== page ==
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The aim of this study was to examine the effects of family and cultural variables on stress among African American emerging adults. Data from this study was collected as part of a larger study that examined cultural, family, and contextual factors and smoking among African American youth in 5th, 8th, and 12th grades. Data were collected from high school seniors at the end of their 12th grade year and 6 months post high school. Multiple regression analyses were conducted to determine whether racial identity, family cohesion, and parental monitoring influence students’ perceived frequency of stress. Higher levels of racial identity were associated with more perceived stress. There were no significant main effects for either parental monitoring or family cohesion on stress. There were significant interactions between racial identity and parental monitoring and between parental monitoring and family cohesion. Study implications are discussed regarding the importance of stress reduction programs for African American emerging adults and for parents of these adults.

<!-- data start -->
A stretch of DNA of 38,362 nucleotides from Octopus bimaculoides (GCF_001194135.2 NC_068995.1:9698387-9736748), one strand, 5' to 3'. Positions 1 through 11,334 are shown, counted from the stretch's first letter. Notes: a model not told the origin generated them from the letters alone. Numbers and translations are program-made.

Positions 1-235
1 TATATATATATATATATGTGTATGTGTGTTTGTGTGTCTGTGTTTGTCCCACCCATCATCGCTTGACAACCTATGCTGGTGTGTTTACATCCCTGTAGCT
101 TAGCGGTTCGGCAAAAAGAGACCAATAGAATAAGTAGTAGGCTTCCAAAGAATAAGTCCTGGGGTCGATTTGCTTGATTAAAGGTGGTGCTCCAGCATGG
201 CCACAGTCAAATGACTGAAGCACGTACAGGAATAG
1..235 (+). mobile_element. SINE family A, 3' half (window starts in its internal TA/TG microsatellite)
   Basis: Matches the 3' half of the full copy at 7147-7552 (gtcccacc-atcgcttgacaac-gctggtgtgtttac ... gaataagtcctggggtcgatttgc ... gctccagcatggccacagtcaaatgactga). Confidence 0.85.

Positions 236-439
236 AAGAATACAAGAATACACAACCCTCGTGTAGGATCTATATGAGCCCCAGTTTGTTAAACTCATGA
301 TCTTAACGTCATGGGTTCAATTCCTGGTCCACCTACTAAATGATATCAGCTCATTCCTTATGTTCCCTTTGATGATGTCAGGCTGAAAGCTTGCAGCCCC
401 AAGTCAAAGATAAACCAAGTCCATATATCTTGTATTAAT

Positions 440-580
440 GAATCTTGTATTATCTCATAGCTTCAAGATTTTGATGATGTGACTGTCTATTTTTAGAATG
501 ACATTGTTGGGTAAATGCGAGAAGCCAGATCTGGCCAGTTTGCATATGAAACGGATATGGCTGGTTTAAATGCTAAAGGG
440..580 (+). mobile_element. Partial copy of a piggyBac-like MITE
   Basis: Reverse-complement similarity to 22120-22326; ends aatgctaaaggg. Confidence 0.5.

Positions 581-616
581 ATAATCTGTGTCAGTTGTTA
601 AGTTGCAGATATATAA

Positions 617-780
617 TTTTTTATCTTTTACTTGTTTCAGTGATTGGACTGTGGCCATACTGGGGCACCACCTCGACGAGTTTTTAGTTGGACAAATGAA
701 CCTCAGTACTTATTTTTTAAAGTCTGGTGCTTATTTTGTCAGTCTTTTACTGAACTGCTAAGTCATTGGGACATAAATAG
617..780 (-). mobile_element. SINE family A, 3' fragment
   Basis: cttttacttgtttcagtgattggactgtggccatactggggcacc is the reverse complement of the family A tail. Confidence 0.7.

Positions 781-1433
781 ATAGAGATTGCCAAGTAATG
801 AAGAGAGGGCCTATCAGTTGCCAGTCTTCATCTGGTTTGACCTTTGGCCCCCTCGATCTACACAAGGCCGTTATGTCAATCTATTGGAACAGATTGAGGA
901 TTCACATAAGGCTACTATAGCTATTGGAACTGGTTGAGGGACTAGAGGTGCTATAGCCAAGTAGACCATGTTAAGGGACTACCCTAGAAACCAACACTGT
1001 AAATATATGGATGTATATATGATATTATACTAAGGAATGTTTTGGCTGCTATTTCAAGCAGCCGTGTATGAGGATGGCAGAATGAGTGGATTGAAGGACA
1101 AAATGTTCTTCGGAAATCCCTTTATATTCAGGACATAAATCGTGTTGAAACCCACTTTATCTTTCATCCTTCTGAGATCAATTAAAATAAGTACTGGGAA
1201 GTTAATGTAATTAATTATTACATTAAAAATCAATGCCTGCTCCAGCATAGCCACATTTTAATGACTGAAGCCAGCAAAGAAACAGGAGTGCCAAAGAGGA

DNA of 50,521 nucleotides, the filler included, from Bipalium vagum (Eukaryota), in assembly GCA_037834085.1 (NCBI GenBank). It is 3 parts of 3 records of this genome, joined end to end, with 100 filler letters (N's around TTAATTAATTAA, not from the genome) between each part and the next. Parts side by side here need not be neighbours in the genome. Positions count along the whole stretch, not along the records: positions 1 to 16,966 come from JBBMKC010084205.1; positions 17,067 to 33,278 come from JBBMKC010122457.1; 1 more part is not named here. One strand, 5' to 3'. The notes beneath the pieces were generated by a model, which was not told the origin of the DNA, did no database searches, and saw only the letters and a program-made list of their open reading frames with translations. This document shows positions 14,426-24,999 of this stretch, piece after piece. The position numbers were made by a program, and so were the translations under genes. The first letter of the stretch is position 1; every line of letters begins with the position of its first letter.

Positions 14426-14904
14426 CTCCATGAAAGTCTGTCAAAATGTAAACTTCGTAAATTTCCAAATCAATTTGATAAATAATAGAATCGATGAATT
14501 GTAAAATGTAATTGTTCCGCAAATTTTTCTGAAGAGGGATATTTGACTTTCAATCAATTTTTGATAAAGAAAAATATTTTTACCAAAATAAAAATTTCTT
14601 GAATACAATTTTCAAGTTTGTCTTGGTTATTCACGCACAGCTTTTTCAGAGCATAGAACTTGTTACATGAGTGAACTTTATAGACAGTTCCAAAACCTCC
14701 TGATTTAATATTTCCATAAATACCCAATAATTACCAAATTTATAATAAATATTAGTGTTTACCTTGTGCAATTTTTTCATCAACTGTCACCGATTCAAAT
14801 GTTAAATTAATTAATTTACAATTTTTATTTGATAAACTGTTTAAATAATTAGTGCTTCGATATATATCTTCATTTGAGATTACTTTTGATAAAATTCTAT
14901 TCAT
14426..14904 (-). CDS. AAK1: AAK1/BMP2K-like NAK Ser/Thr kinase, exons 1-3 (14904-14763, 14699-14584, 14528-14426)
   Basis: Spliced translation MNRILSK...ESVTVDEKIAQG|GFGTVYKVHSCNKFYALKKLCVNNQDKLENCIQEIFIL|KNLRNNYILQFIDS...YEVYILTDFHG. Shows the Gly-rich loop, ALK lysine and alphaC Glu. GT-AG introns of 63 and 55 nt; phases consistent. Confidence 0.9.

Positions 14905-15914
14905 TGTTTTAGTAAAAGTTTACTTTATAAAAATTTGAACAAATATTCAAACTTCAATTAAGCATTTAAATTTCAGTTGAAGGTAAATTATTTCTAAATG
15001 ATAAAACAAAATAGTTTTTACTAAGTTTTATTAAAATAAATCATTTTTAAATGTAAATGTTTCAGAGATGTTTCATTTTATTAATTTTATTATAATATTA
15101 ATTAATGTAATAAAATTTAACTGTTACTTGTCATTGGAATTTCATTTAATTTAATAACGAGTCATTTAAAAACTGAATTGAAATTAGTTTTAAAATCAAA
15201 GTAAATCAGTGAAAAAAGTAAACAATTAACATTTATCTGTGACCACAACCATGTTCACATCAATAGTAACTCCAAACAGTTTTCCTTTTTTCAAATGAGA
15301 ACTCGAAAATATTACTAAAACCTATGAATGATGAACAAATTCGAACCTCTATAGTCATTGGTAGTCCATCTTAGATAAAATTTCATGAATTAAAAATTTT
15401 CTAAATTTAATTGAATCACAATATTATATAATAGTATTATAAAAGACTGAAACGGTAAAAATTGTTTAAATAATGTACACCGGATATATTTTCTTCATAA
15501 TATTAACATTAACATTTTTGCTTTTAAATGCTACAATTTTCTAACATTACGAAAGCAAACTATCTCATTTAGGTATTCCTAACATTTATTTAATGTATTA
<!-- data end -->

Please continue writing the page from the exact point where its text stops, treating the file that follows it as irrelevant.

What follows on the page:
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- Stress Among African American Emerging Adults: The Role of Family and Cultural Factors
Anh Bao Nguyen
- Springer US